In fact, the cultural value of copying is so well established that it is written into the social bargain at the heart of copyright law. The bargain is this: we as a society give limited property rights to creators, to reward them for producing culture; at the same time, we give other creators the chance to use that same copyrighted material without permission or payment, in some circumstances. Without the second half of the bargain, we could all lose important new cultural work just because one person is arbitrary or greedy.
Copyright law has several features that permit quotations from copyrighted works without permission or payment, under certain conditions. Fair use is the most important of these features. It has been an important part of copyright law for more than 150 years. Where it applies, fair use is a right, not a mere privilege. In fact, as the Supreme Court has pointed out, fair use keeps copyright from violating the First Amendment. As copyright protects more works for longer periods than ever before, it makes new creation harder. As a result, fair use is more important today than ever before.
Copyright law does not exactly specify how to apply fair use, and that is to creators' advantage. Creative needs and practices differ with the field, with technology, and with time. Rather than following a specific formula, lawyers and judges decide whether an unlicensed use of copyrighted material is "fair" according to a "rule of reason." This means taking all the facts and circumstances into account to decide if an unlicensed use of copyright material generates social or cultural benefits that are greater than the costs it imposes on the copyright owner.
Fair use is flexible; it is not uncertain or unreliable. In fact, for any particular field of critical or creative activity, lawyers and judges consider expectations and practice in assessing what is "fair" within the field. In weighing the balance at the heart of fair use analysis, judges refer to four types of considerations mentioned in the law: the nature of the use, the nature of the work used, the extent of the use and its economic effect. This still leaves much room for interpretation, especially since the law is clear that these are not the only necessary considerations. In reviewing the history of fair use litigation, we find that judges return again and again to two key questions:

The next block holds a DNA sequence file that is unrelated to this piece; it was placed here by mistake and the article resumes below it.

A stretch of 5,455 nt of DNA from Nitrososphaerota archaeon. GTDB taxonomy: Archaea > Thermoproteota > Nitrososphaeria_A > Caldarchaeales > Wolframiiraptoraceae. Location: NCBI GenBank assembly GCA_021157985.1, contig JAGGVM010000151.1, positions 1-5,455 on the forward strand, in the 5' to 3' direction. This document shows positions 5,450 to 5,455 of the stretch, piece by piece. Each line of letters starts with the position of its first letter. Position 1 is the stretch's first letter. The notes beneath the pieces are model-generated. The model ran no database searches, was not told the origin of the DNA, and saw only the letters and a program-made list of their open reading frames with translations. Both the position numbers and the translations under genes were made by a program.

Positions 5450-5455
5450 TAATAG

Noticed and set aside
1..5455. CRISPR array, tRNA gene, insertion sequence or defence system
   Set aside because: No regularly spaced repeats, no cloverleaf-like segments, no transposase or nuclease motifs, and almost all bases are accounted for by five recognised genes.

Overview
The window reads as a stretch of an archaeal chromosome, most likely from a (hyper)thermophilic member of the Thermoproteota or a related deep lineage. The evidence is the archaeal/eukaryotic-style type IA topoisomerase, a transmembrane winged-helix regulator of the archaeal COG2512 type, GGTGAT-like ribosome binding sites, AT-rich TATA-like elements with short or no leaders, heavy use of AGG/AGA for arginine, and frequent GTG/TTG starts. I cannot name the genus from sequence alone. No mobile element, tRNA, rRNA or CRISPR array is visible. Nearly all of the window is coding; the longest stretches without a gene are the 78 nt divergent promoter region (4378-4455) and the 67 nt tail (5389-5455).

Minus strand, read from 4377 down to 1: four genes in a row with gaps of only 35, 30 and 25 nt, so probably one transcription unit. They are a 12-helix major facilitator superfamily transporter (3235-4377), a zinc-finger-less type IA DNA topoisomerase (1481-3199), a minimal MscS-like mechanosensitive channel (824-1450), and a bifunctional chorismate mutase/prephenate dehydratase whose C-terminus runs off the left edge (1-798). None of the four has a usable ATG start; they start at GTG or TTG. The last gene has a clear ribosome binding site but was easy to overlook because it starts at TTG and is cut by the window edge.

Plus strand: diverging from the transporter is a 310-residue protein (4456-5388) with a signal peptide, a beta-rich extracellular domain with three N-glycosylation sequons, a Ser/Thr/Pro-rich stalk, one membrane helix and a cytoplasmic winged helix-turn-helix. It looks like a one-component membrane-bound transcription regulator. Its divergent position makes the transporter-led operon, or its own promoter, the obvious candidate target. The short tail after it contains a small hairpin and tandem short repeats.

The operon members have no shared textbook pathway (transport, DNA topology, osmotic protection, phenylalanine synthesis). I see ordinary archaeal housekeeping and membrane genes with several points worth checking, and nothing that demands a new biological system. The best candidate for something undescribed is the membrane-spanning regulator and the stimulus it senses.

• Did the unlicensed use "transform" the material taken from the copyrighted work by using it for a different purpose than that of the original, or did it just repeat the work for the same intent and value as the original?
• Was the material taken appropriate in kind and amount, considering the nature of the copyrighted work and of the use?
Both questions touch on, among other things, the question of whether the use will cause excessive economic harm to the copyright owner.
If the answers to these two questions are "yes," a court is likely to find a use fair. Because that is true, such a use is unlikely to be challenged in the first place.
Another consideration underlies and influences the way in which these questions are analyzed: whether the user acted reasonably and in good faith, in light of general practice in his or her particular field. Online video makers' ability to rely on fair use will be enhanced by the Code of Best Practices in Fair Use that follows. This code of best practices serves as evidence of commonly held understandings--some drawn from the experience of other creative communities (including documentary filmmakers) and supported by legal precedents, and all grounded in current practice of online video. Thus, the code helps to demonstrate the reasonableness of uses that fall within its principles.
Video makers can take heart from other creator groups' reliance on fair use. For instance, historians regularly quote both other historians' writings and textual sources; filmmakers and visual artists reinterpret and critique existing work; scholars illustrate cultural commentary with textual, visual, and musical examples. Equally important is the example of commercial news media. Fair use is healthy and vigorous in daily broadcast television news, where references to popular films, classic TV programs, archival images, and popular songs are constant and routinely unlicensed.